Our first exhibition for 2021, Utopian Pursuits, pairs Grace Brown’s labyrinthine architectural sculptures with Margaret Voterakis’s still-life paintings of geometric forms and traditional subjects such as fruit, shells and houseware.
Two very different artists by way of practice, training and medium, the work from each of these creatives complements the other on a level that is both enthralling and strangely familiar. Though never having met in person, Brown and Voterakis see parallels in their work and share an intuitive, organic process.
Ahead of Utopian Pursuits opening in our Fitzroy gallery on Thursday February 25, Brown and Voterakis shared a conversation covering planning methods, story building and the concept of Utopia. Read it all below and watch a short film of Grace at work in her studio here!
Margaret: I am interested in the planning methods you use for your work. To what extent is drawing, or even model building, involved in the process?
Grace: I usually begin by drawing a rough sketch of the overall feel of the piece on a flat piece of clay. This means I can wipe parts away and readjust the shape and map out measurements. Once I’ve landed on a design, I then start with a flat shape, which acts as the base of the sculpture. I use the same measurements within each piece; usually in multiples of 6 or 7, so I can easily divide up each part of the sculpture and there is consistency within the collection.
Once I have the base then the walls go up and from there it’s a very organic process. Often I will be making a piece and a doorway and wall won’t perfectly align, so I have to think beyond what a structure should look like and consider creating parts that may not make sense in our reality.
Grace: How do you choose the subjects for your still life paintings? Does each object hold significance to you or do you find it more of an organic process as you paint?
Margaret: I start by gathering a group of elemental shapes and organic forms. They can be boxes, cylinders, balls, and paper folds as well as well as objects such as shells, stones and sticks. There are times when I have already had an ‘ah-ha’ moment before I begin which quickly informs the direction of my composition and how it evolves. Regardless, I spend a lot of time organising the elements of the design until the objects ‘speak to one another’ in a way that speaks to me. This is followed by quick drawings which help to cement an idea and design.
While some of the objects may have held some significance in my own history, I rarely consider this important in the initial stage of the design process. However as the painting evolves, and my mind moves into a more meditative state, the creative process and painting take on their own lives and I start to see the objects as having amorphous personalities coexisting on a dreamlike stage. It is often at this point that the title of the work sometimes makes an entrance, unbidden but oddly suitable. I would say painting for me is certainly an organic and instinctive process.
Margaret: Your work appears reminiscent of ancient artefacts and monuments. Have these things inspired you and where else do you draw inspiration?
Grace: Absolutely! I love learning about monuments and ancient civilizations. Especially remnants of fallen monuments in desert landscapes which have influenced my love of raw textures and the contrast between rough and smooth surfaces.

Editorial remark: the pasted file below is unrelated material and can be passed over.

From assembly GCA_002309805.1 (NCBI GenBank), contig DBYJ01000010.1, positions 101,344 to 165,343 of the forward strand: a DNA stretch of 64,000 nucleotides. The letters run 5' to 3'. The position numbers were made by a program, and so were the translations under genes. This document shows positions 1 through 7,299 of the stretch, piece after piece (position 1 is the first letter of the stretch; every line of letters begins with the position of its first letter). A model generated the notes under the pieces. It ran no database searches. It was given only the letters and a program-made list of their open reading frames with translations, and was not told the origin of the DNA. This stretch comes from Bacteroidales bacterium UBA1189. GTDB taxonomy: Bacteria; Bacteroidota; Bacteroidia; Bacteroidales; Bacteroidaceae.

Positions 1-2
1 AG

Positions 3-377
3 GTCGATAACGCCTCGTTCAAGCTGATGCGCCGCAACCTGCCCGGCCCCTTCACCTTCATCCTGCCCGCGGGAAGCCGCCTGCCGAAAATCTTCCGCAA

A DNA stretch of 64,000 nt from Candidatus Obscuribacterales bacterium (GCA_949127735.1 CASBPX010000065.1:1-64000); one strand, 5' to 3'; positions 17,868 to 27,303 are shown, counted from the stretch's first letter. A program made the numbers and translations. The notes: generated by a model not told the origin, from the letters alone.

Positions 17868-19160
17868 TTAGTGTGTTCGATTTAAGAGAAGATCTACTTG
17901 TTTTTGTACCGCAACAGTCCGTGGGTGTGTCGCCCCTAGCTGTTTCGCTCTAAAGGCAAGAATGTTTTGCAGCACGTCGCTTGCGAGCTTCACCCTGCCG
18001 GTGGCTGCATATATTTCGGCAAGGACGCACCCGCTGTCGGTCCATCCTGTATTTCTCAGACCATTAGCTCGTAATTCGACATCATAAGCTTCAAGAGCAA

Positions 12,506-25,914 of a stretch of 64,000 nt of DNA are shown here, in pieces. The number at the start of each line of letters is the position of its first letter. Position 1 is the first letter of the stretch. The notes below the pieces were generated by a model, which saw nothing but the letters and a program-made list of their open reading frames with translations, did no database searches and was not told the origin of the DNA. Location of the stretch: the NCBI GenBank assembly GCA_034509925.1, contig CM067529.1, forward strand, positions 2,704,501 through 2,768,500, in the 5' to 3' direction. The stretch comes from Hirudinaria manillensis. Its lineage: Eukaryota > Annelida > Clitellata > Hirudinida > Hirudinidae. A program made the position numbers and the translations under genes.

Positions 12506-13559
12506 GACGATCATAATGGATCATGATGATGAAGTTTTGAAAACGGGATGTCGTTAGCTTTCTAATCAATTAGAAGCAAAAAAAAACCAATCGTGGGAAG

Another huge inspiration is science fiction. Although I love the story arcs within, I often find I become enthralled with the sub-plots more than the main story; for example, where have the characters travelled from? What is the atmosphere of their world like? Is it habitable? What sort of homes do they live in? And what do their environments look like?
There’s a scene in one of the latest Star Wars movies that shows a floating mountainous planet for a few seconds. I often come back to it and imagine what everyday life is like for those that live there and how different it would be from living here.
Margaret: Are you conscious of a sense of story building while constructing your pieces, or do they evolve for the viewer to find the narrative?
Grace: When I’m working on pieces I am often considering who lives there and what their story is, but it’s a very fluid idea. I’ve always been drawn to the idea of ‘home’, how we can be connected to a particular place or object, and whether we can take these ideas and feelings with us as we move around the world. I hope that whoever views my work is momentarily transported to another reality, and creates a narrative that takes them to another time and place.
Grace: While creating this collection you mentioned that you were “led by some mysterious process”. Can you tell me more about how this informs your practice?
Margaret: I touched earlier on the enigmatic process to my painting, which I think is common to many painters. There is a point when the painting seems to take charge and steer the momentum of the work until finally I look at the painting and I find myself thinking “How did I get there!?”.
Grace: And finally, what does Utopia mean to you?
Margaret: Utopia as a place of perfection. It is worth striving for, but even if we used the very best of what was available to us in the way of materials, tools, objects and the limits of our own processes and abilities, realistically we would never get there.
However, I believe that imperfections are part of our flawed world and small imperfections in an artwork can add to the whole. Within my practice, Utopia is achieving the best I am capable of within the limits of what I can access, and arriving at a result with elements of intangible attraction.